Insulating a Nerve Fiber
Most nerve fibers inside and outside the brain are wrapped with many layers of tissue composed of a fat (lipoprotein) called myelin. These layers form the myelin sheath. Much like the insulation around an electrical wire, the myelin sheath enables nerve signals (electrical impulses) to be conducted along the nerve fiber with speed and accuracy. When the myelin sheath is damaged (called demyelination), nerves do not conduct electrical impulses normally.
Symptoms of CIDP
Symptoms of chronic inflammatory demyelinating polyneuropathy are similar to those of Guillain-Barré syndrome: Weakness is more prominent than abnormal sensations (numbness and a pins-and-needles sensation). However, these symptoms worsen for more than 8 weeks. (In Guillain-Barré syndrome, weakness usually worsens over 3 or 4 weeks, then remains the same or starts to return to normal.)
Symptoms may slowly worsen or may lessen or disappear, then worsen or reappear.
Reflexes are usually absent.
In most people with this disorder, blood pressure fluctuates less, abnormal heart rhythms occur less often, and other internal functions are less impaired than in people with Guillain-Barré syndrome. Also, weakness may be more irregular, affecting the two sides of the body differently, and weakness may progress more slowly.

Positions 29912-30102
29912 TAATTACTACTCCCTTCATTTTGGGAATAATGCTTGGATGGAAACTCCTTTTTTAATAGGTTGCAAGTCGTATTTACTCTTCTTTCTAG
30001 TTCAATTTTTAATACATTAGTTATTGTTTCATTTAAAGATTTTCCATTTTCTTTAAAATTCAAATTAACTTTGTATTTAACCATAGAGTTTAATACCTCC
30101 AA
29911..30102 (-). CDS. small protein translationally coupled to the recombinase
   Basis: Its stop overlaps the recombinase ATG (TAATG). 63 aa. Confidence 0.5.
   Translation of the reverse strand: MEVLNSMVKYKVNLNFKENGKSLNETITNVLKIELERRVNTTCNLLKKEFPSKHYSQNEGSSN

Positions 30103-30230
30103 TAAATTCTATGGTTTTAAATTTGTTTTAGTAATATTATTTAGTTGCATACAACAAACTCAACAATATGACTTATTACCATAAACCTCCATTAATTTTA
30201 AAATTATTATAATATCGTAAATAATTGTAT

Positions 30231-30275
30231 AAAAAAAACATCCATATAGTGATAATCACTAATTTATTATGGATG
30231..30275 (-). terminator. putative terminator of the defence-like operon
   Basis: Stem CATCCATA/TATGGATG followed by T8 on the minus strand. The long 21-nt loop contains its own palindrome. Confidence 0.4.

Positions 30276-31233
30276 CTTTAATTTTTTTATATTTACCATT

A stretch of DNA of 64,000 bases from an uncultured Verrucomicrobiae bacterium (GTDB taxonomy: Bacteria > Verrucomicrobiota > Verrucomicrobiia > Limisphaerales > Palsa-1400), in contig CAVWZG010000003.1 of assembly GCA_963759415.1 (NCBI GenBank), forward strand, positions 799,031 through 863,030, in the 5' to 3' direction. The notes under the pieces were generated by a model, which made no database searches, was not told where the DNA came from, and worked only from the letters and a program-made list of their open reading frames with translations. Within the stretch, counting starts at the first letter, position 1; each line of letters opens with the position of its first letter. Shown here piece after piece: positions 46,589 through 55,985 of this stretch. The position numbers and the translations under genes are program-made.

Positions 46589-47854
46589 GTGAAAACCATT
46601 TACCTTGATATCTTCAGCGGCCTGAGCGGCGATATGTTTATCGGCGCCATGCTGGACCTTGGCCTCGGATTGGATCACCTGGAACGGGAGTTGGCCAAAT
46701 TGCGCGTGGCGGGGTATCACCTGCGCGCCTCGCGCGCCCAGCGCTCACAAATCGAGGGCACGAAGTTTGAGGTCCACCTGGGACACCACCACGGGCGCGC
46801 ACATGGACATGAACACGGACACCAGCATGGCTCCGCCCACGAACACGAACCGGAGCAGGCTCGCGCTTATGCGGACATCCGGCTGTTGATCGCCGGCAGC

Diagnosis of CIDP
Electromyography, nerve conduction studies, and a spinal tap
Doctors suspect chronic inflammatory demyelinating polyneuropathy based on symptoms. It can be distinguished from Guillain-Barré syndrome because it progresses for more than 8 weeks.
Electromyography, nerve conduction studies Electromyography and Nerve Conduction Studies Diagnostic procedures may be needed to confirm a diagnosis suggested by the medical history and neurologic examination. Imaging tests commonly used to diagnose nervous system (neurologic) disorders... read more , and a spinal tap Spinal Tap Diagnostic procedures may be needed to confirm a diagnosis suggested by the medical history and neurologic examination. Imaging tests commonly used to diagnose nervous system (neurologic) disorders... read more (lumbar puncture) to obtain cerebrospinal fluid (which surrounds the brain and spinal cord) are done to confirm the diagnosis.